Tuesday, June 2, 2009

It's Not the Size of the Trade That Matters...

Chris DeLuca at the Sun-Times has a piece today on his recommendations for getting more offense out of the Cubs lineup. The ideas were nothing especially earth-shattering, and I'm sure many people would enjoy arguing the merits of each idea point-by-point, but I'm not really interested in doing that. (Insert sigh of relief here.)

What caught my attention was his rationale that the Cubs are caught between owners and can therefore not make any big splashy moves in the remaining two months before the trade deadline.

"The best thing for the Cubs would be for the deal to fall through and for Zell to go back on his free-spending ways. But that seems unlikely."

I'm going to assume that he means Zell should go back TO his free-spending ways because otherwise the entire article makes little sense. But more importantly, why are fans and media-types so in love with the big blockbuster deals?

I had a hard time thinking of a major mid-season trade that actually resulted in a World Series victory for the team landing the big star. We've established that my brain isn't quite what it should be when it comes to salient details, so I did some checking.

Last year, Milwaukee landed C.C. Sabathia, Anaheim rented Mark Teixiera, the Dodgers got Manny Ramirez, Boston got Jason Bay, and the Cubs acquired Rich Harden. Those were all very big deals and not one of those teams won the World Series, the Phillies did. They traded for Joe Blanton, the "other" A's starter that was on the trading block.

I thought maybe last year was a fluke and looked back to the recent World Series winners and any deadline deals that propelled them to victory.

In 2007, the Boston Red Sox won the World Series in spite of trading for Eric Gagne, who actually probably hurt the team's efforts in reaching their goal. Meanwhile, the Braves traded for Mark Teixiera and went home.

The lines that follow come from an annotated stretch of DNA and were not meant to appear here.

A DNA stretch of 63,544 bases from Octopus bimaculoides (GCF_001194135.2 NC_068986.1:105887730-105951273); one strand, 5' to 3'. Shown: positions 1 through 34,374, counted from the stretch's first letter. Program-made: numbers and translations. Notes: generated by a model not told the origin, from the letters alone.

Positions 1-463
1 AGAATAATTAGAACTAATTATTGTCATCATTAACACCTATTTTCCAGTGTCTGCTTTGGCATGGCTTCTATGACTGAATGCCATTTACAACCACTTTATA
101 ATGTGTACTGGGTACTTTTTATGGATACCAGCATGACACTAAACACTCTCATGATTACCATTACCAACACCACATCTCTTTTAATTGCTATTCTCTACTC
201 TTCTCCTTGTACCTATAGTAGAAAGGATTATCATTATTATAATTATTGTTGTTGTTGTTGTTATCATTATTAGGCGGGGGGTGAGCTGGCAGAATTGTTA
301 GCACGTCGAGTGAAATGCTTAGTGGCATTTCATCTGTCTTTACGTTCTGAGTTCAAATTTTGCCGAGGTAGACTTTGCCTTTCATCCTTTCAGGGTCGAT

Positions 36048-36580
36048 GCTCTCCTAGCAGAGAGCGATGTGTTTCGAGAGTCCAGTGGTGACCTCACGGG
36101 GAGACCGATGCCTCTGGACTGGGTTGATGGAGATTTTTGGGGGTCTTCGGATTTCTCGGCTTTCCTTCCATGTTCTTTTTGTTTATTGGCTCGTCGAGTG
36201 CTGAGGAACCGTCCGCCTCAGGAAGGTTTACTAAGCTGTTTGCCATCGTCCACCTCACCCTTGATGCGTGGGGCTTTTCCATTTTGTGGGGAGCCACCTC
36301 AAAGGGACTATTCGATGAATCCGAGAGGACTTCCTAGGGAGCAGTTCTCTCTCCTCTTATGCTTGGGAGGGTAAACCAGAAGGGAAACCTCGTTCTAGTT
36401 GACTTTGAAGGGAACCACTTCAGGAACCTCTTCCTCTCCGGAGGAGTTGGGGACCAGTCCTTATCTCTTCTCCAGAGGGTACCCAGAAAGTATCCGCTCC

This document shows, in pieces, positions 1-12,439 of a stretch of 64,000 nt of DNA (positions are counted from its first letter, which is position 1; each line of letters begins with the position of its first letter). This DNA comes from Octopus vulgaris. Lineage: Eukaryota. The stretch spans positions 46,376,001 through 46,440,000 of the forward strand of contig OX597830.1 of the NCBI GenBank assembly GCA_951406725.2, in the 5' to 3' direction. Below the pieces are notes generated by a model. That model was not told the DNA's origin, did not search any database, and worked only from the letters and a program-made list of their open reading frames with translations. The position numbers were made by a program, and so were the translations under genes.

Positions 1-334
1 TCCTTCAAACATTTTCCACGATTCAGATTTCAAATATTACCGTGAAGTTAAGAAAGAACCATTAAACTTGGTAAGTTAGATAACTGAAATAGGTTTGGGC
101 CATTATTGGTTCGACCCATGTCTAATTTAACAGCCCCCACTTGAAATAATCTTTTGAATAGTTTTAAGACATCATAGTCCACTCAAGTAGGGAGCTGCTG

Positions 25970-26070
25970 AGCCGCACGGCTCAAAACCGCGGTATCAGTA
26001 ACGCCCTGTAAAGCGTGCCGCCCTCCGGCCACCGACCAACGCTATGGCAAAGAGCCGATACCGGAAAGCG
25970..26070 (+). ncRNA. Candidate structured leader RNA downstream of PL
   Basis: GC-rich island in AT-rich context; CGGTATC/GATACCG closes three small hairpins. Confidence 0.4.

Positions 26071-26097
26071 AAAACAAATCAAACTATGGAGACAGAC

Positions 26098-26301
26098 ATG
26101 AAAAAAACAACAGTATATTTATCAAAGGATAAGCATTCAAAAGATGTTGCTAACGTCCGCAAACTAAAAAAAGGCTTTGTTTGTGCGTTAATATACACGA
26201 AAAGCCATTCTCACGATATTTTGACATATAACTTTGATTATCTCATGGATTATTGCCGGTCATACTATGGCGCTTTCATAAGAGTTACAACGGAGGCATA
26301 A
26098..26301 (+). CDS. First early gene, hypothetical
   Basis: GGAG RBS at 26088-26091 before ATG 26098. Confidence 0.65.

In 2006, the St. Louis Cardinals paved their way to a championship with such crucial July acquisitions as Jeff Weaver, Ron Belliard, and Jorge Sosa. Carlos Lee going to Texas and Bobby Abreu going to the Yankees didn't stop those teams from playing golf sooner than they would have liked.

In 2005, a bunch of players were traded but none of them were really what you would consider blockbuster. But according to the MLB.com story on that July 31,

"Among the more notable players changing uniforms were Preston Wilson, Bret Boone, Joe Randa, Matt Lawton, Kyle Farnsworth, Jody Gerut, Jay Payton, Eric Byrnes, Shawn Chacon and Phil Nevin."

Not a single one of these "notable players" was acquired by the eventual champion White Sox.

In 2004, the Cubs landed Nomar Garciaparra and won the World Series. Oh, they didn't? That was just a dream? Crap.

Also that year, Carlos Beltran headed to Houston, and Freddy Garcia went to the White Sox. They all got to watch the Red Sox with their major acquisitions of Orlando Cabrera and Doug Mientciewicz break their curse and become really annoying.

In 2003, the Cubs traded for Aramis Ramirez aand Kenny Lofton and won the World Series. Wait... they didn't? Seriously? How the hell could they not have won that year?

Shannon Stewart, Carl Everett, Aaron Boone, and the then useful and sought-after Sidney Ponson also failed to carry their new teams to victory. Florida landed Ugueth "What You Pay For" Urbina, who did a great job of staying the hell out of Josh Beckett's way during the Marlin's championship run.

In 2002, Scott Rolen went to St. Louis and Bartolo Colon went to Montreal. The Angels won the World Series by acquiring Sal Fasano and Alex Ochoa.

Fred McGriff didn't win with the Cubs in 2001 or in 1993 with the Braves. Randy Johnson didn't win a World Series with the 1998 Astros. Mark McGwire didn't win with the Cardinals in 1997.

I started to wonder how anyone, anywhere ever thought trading away major prospects for a single player of any talent level was the key to success, when I hadn't found any evidence to support such a belief.

I think the fascination with the major deadline deal bringing that "one guy" to put you over the top has to be rooted to the Toronto Blue Jays, who won the World Series in 1992 after acquiring David Cone and then again in 1993 after acquiring Rickey Henderson. Pat Gillick's back-to-back success has suckered numerous fans, reporters, and general managers into thinking that the key to a championship is the acqusition of one major stud player.

It may also have been due in part to the 1964 Cubs winning the World Series by acquiring top starter Ernie Broglio for the underperforming, "toolsy" youngster, Lou Brock.... damn it!


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